Dyslexia and Irlen syndrome

Find out about dyslexia and Irlen syndrome and how the library can help your children

What is Dyslexia?

Dyslexia is a language processing problem, a specific difficulty in learning one or more of spelling, writing or reading. Many dyslexics experience visual stress and have difficulty in distinguishing between printed letters in books and in tracking words across the page when reading.

It should be diagnosed by a professional. Always speak with your child's school first if you have any concerns.

What is Irlen syndrome?

Some dyslexics also have Irlen syndrome. That means they also have a problem with visual perception. Glare from white paper is particularly stressful for people with Irlen syndrome so they too may find that cream paper is more comfortable to read from.

It can be diagnosed by qualified screeners and Irlen diagnosticians.

How our libraries can help children with dyslexia and Irlen syndrome

We stock physical books from the dyslexia-specialist publisher, Barrington Stoke. These books are dyslexia-friendly by having the following features:

  • Text printed on cream paper with a matt surface to mitigate the effect of glare from white paper.
  • Thick paper, since dyslexics experience reading problems when print from overleaf show through on the reading page.
  • Specially-created type face designed to minimise visual stress by using slightly longer ascenders and descenders on letters.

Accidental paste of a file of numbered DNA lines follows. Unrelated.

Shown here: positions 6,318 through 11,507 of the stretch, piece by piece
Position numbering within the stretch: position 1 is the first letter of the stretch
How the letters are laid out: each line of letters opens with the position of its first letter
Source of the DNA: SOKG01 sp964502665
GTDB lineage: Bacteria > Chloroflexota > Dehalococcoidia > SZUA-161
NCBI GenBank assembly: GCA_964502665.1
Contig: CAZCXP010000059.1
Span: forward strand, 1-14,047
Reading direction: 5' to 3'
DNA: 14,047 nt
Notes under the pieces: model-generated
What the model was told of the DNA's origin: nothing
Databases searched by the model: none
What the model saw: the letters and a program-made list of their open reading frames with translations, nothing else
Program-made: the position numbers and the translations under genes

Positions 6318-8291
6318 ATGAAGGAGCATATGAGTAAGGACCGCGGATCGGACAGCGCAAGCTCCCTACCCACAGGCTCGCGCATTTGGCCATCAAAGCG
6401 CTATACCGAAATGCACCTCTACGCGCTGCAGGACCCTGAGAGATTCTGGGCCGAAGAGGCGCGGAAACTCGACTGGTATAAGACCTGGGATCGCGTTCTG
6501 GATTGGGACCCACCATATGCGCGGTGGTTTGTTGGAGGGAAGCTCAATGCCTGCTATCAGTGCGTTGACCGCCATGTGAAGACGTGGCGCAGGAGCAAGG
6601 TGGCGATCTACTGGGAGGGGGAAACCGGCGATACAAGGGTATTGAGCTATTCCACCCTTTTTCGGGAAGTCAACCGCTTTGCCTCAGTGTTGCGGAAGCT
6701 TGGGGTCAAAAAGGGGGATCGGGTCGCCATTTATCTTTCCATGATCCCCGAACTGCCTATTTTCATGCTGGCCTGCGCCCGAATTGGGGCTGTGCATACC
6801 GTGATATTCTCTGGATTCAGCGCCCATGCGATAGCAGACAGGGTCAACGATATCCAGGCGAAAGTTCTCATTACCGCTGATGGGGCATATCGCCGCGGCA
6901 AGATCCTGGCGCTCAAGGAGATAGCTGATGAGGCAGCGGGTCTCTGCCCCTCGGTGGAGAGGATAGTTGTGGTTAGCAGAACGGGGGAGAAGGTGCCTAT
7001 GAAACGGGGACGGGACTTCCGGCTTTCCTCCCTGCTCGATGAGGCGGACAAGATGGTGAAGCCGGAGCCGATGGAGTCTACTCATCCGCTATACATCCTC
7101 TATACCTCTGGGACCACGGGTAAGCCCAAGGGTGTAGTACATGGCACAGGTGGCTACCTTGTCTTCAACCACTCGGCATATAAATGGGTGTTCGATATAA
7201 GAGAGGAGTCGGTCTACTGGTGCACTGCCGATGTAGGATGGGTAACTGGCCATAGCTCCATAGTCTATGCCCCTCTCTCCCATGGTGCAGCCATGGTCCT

• A wider gap between each line of text, clear punctuation and a more defined gap between paragraphs.

Our eBook services allow you to change both page colour and font size to create a bespoke visual experience for your child. Learn more about our e-services.

We also stock physical and digital audiobooks free of charge. Your child may enjoy just listening to the story, or want to read the print version at the same time. We also stock books for adults about dyslexia and other learning difficulties.

How you can help children with dyslexia and Irlen syndrome

Dyslexic children often have problems with spelling and handwriting. The British Dyslexia Association has useful information and resources. They also have a guide on signs of dyslexia in children, as does the NHS website.

If your child has Irlen syndrome, placing a simple coloured overlay across the page of a book could make it easier for your child to read. Experiment at home using a pack of multi-coloured transparent sheets (bought from any stationers). It could considerably extend the range of books your child can choose from at very small cost.

BookTrust has an informative blog written by Eve Wersocki Morris on tips to get children with dyslexia hooked on reading.

Tips on choosing books
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Dyslexia-friendly books for children

Super-readable dyslexia-friendly books from Barrington Stoke.

Browse children's books

Dyslexia-friendly books for teens

Visually-accessible fiction for teens and young adults.

Browse teen books

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